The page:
Enabling multiple VPC networks to access the same VLAN attachment

This page describes how Virtual Private Cloud (VPC) networks can access VLAN attachments for Dedicated Interconnect or Partner Interconnect that are located in a different VPC network. This functionality is supported by Shared VPC or VPC Network Peering.

For VPC networks that don't use Shared VPC or VPC Network Peering, you must create additional VLAN attachments.

Using Cloud Interconnect with Shared VPC

You can use Shared VPC to share your VLAN attachment in a project with other VPC networks. Choosing Shared VPC is preferable if you need to create many projects and would like to prevent individual project owners from managing their connectivity back to your on-premises network.

In this scenario, the host project contains a common Shared VPC network usable by VMs in service projects. Because VMs in the service projects use this network, Service Project Admins don't need to create other VLAN attachments or Cloud Routers in the service projects.

In this scenario, you must create VLAN attachments and Cloud Routers for a Cloud Interconnect connection only in the Shared VPC host project. The combination of a VLAN attachment and its associated Cloud Router are unique to a given Shared VPC network.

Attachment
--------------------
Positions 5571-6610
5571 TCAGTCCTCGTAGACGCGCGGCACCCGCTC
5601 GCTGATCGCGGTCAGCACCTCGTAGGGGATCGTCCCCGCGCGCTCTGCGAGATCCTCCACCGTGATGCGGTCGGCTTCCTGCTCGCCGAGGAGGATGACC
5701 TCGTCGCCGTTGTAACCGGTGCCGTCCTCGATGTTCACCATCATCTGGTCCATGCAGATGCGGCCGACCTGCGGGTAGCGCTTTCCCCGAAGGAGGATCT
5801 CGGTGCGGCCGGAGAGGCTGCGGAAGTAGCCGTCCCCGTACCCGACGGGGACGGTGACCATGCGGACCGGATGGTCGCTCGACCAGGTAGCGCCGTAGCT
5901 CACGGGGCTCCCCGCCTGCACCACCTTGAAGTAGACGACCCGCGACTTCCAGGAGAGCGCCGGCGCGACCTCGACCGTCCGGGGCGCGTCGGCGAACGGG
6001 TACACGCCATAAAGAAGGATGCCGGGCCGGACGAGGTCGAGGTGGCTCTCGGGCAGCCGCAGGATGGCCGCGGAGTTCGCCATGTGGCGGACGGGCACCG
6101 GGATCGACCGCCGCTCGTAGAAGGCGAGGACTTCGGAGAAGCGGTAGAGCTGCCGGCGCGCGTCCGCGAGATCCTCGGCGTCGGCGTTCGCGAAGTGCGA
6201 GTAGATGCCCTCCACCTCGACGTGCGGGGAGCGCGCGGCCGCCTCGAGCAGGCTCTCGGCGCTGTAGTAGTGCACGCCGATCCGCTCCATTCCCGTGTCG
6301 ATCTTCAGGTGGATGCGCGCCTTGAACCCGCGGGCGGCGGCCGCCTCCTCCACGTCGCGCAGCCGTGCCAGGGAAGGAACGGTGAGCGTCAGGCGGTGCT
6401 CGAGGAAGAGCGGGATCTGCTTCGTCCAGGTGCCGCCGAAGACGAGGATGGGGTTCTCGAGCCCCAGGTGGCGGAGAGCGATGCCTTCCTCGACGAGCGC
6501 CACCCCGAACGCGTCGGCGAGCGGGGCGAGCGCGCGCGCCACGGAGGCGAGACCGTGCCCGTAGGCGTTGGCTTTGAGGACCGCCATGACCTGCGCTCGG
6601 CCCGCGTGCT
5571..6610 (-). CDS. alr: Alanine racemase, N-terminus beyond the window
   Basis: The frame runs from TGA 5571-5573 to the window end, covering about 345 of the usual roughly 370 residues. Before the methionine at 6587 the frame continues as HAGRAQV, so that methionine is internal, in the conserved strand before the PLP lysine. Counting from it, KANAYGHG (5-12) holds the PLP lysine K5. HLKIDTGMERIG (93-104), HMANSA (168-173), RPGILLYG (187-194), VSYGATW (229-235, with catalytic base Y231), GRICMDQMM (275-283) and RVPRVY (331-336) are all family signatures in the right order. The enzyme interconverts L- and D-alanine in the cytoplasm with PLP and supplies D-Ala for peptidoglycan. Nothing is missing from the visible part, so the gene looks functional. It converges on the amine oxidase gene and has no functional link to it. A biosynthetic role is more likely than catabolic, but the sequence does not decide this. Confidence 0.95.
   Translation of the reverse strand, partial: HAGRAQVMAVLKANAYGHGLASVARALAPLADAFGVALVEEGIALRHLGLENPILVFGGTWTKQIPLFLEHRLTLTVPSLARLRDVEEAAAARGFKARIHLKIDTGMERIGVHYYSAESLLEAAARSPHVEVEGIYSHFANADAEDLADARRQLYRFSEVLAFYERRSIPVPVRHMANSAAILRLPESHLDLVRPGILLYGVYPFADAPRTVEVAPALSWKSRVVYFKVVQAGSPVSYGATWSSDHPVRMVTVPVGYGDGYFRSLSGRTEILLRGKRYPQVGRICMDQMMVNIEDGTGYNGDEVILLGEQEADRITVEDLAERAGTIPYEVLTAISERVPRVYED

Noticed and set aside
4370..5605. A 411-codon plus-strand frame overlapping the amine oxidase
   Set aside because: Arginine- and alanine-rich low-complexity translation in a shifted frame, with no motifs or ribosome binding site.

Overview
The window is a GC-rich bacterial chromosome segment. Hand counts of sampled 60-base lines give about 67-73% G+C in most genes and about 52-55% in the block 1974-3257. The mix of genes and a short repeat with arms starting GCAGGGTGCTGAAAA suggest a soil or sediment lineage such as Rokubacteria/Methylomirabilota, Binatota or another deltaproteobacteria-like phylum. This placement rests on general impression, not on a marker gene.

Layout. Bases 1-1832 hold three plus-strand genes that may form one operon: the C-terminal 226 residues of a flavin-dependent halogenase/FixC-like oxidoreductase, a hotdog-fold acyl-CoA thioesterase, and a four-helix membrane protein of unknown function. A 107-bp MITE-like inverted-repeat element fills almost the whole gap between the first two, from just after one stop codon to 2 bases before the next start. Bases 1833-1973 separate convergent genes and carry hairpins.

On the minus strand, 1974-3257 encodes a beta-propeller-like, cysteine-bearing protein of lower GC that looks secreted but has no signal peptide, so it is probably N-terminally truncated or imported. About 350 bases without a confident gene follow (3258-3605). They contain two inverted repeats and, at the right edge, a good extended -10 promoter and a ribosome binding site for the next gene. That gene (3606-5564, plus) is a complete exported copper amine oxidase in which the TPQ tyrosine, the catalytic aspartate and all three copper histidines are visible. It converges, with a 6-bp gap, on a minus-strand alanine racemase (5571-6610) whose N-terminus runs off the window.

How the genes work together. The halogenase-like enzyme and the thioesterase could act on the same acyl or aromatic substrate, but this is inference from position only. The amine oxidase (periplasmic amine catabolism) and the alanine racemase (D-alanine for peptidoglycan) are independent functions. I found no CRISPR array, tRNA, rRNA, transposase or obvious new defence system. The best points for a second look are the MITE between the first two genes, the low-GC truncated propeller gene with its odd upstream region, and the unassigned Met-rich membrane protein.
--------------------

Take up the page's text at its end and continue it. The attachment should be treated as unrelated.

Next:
Service Project Admins can create VMs in subnets that exist in a host project's Shared VPC network based on the permissions they have to the host project. VMs that use the Shared VPC network can use the custom dynamic routes for VLAN attachments available to that network.

For more information about setting up a Shared VPC network, see the Shared VPC overview and Provisioning Shared VPC.

Using Cloud Interconnect with VPC Network Peering

If you have a small number of projects (2-3) or if you need to connect VPC networks between different organizations, you can use VPC Network Peering. Using Shared VPC is recommended over using VPC Network Peering because Shared VPC is easier to configure and scale.

With VPC Network Peering, you land VLAN attachments in one VPC network and then peer that network with one or more other VPC networks that you want to have access to your on-premises network.

For information about VPC Network Peering, see the VPC Network Peering overview.